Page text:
Elsewhere, the U.S. command said a Marine was killed Saturday by hostile fire in Anbar province but gave no further details. Insurgents ambushed a Marine convoy Sunday near the western town of Hit, U.S. officials said. Marines killed three of their attackers and wounded five but suffered no casualties.

In Baghdad, an Iraqi intelligence officer was killed Sunday morning in a drive-by shooting as he left home for work, according to Col. Adnan Abdul-Rahman of the Interior Ministry.

South of the capital, the U.S. command said 15 more insurgents were rounded up Saturday in a joint American-Iraqi operation to suppress resistance in an area notorious for ambushes and kidnappings. At least 78 people have been apprehended since the push began last week, the military said Sunday.

The latest violence occurred as Rumsfeld arrived for an unannounced visit, his first to this country since the United States handed over sovereignty to an interim Iraqi government June 28.

Rumsfeld flew to a U.S.-controlled air base in the western desert, where he fielded questions at a town hall style meeting with about 1,500 Marines. He warned that the insurgents were likely to step up attacks before national elections in January, so it was unlikely the U.S. military could withdraw any troops before then.

"Our hope is that as we build up Iraqi forces we will be able to relieve the stress on our forces and see a reduction in coalition forces over some period of time, probably post-Iraqi election. But again, it will depend entirely on the security situation here in this country," Rumsfeld said.

The secretary later flew to Baghdad and met with U.S. Ambassador John Negroponte, Gen. George Casey, the top American commander in Iraq, and Lt. Gen. David Petraeus, who is in charge of training and equipping Iraqi security forces.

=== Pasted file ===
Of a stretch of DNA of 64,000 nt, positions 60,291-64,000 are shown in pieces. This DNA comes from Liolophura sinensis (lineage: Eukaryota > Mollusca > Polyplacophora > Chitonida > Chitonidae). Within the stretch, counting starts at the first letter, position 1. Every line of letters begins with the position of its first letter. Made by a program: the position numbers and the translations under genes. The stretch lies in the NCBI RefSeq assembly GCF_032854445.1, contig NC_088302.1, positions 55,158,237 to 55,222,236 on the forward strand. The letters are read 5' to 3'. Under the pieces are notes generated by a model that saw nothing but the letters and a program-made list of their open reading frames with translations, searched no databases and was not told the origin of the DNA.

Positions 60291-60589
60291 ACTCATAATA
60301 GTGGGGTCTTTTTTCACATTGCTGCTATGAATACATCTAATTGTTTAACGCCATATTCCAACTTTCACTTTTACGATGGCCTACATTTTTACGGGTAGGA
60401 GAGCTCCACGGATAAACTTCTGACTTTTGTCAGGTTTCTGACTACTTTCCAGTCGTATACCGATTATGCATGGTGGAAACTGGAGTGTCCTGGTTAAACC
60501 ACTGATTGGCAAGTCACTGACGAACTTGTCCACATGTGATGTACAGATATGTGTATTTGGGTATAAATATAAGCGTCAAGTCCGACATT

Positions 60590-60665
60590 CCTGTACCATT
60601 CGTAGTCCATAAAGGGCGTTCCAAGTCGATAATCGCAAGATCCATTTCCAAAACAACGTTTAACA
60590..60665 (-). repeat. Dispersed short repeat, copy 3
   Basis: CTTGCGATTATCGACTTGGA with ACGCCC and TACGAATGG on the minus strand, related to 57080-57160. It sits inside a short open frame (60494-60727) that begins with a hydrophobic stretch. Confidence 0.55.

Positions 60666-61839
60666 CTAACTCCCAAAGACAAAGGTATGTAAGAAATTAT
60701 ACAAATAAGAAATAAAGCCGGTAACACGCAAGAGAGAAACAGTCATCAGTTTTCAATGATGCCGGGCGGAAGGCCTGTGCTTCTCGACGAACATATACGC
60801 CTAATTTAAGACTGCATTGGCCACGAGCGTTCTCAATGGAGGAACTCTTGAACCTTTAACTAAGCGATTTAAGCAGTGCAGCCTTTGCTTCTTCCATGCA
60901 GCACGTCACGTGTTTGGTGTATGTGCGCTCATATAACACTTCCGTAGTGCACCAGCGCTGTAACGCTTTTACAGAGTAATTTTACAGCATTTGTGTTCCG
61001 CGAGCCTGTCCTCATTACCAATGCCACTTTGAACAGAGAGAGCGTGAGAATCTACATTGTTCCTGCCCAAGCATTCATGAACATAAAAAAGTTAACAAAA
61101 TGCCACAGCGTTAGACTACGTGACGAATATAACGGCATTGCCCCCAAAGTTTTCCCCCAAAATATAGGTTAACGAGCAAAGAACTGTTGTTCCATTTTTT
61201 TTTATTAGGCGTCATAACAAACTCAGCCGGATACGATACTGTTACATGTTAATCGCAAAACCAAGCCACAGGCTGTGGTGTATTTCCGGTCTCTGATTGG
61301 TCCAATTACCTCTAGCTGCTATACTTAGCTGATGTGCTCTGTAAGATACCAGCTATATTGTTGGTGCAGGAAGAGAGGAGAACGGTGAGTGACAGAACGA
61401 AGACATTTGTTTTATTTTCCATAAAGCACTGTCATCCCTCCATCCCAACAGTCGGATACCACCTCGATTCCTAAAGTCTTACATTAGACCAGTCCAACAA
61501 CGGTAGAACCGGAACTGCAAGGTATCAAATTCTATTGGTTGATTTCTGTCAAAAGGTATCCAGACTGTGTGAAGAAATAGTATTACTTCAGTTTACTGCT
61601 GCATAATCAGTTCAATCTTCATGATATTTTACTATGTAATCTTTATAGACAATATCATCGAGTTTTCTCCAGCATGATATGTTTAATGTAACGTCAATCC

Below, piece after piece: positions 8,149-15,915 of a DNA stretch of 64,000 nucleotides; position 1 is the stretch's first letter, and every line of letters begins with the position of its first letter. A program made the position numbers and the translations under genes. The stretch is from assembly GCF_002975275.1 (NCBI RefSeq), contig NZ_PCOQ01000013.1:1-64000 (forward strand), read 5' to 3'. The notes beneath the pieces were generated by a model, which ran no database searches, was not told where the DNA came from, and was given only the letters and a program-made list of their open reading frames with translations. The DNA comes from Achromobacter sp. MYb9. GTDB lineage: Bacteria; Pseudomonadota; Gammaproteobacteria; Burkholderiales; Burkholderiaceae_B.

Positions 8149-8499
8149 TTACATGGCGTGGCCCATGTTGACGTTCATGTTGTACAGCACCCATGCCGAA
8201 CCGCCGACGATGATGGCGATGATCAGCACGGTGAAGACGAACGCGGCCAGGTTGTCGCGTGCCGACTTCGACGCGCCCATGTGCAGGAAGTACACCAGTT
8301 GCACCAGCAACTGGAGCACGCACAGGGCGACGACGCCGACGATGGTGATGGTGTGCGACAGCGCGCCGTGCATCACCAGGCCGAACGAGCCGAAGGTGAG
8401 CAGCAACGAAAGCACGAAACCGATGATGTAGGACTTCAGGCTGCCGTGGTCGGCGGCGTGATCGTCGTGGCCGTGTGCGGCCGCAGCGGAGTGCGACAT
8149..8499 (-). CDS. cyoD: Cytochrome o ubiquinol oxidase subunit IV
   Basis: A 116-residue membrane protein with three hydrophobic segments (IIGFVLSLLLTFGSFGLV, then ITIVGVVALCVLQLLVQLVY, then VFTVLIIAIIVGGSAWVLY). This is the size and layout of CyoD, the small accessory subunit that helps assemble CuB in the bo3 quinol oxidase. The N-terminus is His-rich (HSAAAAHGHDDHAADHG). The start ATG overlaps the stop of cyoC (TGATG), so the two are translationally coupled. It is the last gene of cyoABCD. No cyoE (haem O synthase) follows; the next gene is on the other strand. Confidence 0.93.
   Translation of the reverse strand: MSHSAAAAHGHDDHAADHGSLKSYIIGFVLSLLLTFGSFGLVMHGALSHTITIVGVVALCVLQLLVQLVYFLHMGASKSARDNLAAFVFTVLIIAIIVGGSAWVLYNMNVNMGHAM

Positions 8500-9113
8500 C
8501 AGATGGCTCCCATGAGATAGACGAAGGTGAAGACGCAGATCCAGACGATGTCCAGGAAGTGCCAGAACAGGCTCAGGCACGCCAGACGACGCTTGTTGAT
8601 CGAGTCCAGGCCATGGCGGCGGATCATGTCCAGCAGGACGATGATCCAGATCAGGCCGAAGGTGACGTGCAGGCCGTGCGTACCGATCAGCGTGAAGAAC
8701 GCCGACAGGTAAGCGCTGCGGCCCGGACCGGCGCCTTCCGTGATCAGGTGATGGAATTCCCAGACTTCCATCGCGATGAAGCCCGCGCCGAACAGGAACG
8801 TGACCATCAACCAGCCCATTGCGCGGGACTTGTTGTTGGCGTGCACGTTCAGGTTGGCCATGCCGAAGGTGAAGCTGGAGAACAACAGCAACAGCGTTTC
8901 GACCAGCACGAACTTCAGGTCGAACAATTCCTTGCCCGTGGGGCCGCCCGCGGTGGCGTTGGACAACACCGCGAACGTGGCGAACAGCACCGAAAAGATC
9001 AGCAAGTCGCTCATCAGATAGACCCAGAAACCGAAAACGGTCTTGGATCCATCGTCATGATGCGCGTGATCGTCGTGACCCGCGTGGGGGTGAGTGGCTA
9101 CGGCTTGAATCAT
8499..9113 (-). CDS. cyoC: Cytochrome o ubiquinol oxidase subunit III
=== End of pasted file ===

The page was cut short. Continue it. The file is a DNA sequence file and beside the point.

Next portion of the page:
Interim Prime Minister Ayad Allawi hopes to suppress insurgents and take control of rebel enclaves before the legislative elections. U.S. and Iraqi officials have been negotiating for weeks with tribal and religious leaders in key rebel areas but have said they are prepared to use force if talks fail, as they did in Samarra last month.

Under an agreement with government negotiators, Shiite militiamen loyal to radical cleric Muqtada al-Sadr are to begin handing over weapons to Iraqi police Monday in their stronghold Sadr City. The weapons transfer is supposed to last five days, after which Iraqi police and National Guardsmen will assume security responsibility for the teeming Shiite district.

The government's national security adviser, Qassem Dawoud, said Allawi's administration will commit more than $500 million to rebuild Sadr City, scene of weeks of heavy fighting between U.S. troops and al-Sadr's militia.

Talks are also under way between Allawi's government and representatives of Fallujah, the main insurgent bastion west of Baghdad. Iraqi officials have said a final agreement is near to allow the government to regain control of the city but some key details must be finalized.